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New Infant/Toddler Center being constructed in Eureka

EUREKA- A new Infant/Toddler Center is being constructed in Eureka.

The Westside Community Improvement Association is collaborating with the Redwood Community Action Agency and the College of the Redwoods to build the new center at the Jefferson Community Center.

"When we have reached out to the neighbors in the past and asked what the needs in the neighborhood are, infant/toddler care and child care have always been at the top," said Heidi Benzonelli, the President of the Westside Community Improvement Association.

The center could be open by next fall and will include an area for naps as well as indoor and outdoor play areas.

"We've been working with North Coast Children's Services, with the state compliance officers and with the local community to make sure this is the best place we can have for an organization to come in and run infant/toddler care," Benzonelli said.

"If we give great support to children of the youngest ages, it has determining factors for the rest of their lives.  So it's really important to get a good start at the very beginning, to have health care and prenatal care and so forth makes a difference as you go along," said Richard Evans, the Vice President of the Westside Community Improvement Association.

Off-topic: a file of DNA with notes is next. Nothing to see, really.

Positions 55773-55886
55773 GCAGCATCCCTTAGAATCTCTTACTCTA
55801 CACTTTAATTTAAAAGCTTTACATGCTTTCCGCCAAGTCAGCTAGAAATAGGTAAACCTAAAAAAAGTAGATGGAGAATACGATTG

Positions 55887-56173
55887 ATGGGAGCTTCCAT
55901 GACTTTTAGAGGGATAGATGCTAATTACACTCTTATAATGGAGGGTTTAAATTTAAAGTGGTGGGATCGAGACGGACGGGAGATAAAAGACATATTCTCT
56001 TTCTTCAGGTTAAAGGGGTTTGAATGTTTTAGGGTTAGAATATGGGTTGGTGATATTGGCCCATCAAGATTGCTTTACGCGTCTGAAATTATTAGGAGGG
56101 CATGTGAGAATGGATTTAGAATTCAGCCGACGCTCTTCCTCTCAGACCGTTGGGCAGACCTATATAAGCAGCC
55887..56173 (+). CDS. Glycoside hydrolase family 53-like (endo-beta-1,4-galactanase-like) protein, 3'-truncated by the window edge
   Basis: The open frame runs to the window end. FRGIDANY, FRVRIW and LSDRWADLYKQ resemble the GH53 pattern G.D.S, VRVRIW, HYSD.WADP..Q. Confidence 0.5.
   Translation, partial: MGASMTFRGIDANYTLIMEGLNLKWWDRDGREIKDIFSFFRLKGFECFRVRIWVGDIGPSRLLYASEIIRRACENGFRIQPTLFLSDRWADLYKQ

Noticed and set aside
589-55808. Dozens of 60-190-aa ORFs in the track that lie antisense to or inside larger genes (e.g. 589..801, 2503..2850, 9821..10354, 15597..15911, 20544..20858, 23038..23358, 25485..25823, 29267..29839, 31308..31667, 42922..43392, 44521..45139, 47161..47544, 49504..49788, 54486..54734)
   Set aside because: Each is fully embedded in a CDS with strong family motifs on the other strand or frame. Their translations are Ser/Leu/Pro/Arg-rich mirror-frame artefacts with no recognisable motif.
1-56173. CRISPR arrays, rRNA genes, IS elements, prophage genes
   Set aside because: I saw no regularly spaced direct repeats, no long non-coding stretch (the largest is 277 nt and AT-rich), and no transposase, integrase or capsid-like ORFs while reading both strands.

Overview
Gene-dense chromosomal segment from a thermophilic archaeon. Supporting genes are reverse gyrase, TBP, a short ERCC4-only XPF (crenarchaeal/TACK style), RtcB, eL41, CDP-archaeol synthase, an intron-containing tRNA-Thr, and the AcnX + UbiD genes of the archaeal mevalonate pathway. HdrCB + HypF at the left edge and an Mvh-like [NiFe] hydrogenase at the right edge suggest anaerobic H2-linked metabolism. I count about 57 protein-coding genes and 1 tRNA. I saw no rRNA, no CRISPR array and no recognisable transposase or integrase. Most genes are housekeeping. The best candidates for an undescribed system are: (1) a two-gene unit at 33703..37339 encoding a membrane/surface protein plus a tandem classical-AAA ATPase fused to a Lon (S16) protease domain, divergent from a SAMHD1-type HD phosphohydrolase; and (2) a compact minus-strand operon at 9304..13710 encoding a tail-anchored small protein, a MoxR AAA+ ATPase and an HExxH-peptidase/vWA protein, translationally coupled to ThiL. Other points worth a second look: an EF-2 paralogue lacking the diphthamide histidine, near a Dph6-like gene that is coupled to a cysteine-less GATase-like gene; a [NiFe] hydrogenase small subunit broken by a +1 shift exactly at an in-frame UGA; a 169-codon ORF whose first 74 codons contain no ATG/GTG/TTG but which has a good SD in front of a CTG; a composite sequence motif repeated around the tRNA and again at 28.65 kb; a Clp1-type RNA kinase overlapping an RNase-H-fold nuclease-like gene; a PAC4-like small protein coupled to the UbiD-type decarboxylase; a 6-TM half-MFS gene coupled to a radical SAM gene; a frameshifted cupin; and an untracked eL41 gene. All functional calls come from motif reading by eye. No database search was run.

Westside Community Improvement Association officials say having CR students do the construction is beneficial.

“We are just paying for the materials and all of this labor is coming from them.  It's an incredible community effort in that sense," Evans said.

The CR Construction Technology Department usually spends the year building a single-family residential home.

"Certainly, building this building, the community center, is a bigger, larger, heavier, more complicated than the typical house that we would build.  So it's certainly challenging for me and the students compared to what we would typically build in a house," said Ted Stodder, a professor with the CR Construction Technology Department.

Students say they are proud to work on something the youth of the community will be able to use day in and day out.

"It makes a difference for kids to have a good facility, a clean facility to work in and learn in and play in and nap in so it's way different than just building a house for sale, which is awesome.  But to know that as I drive by, lots of kids are going to be using the space, it just warms my heart," said Anartis McKarral, a student with the CR Construction Technology Department.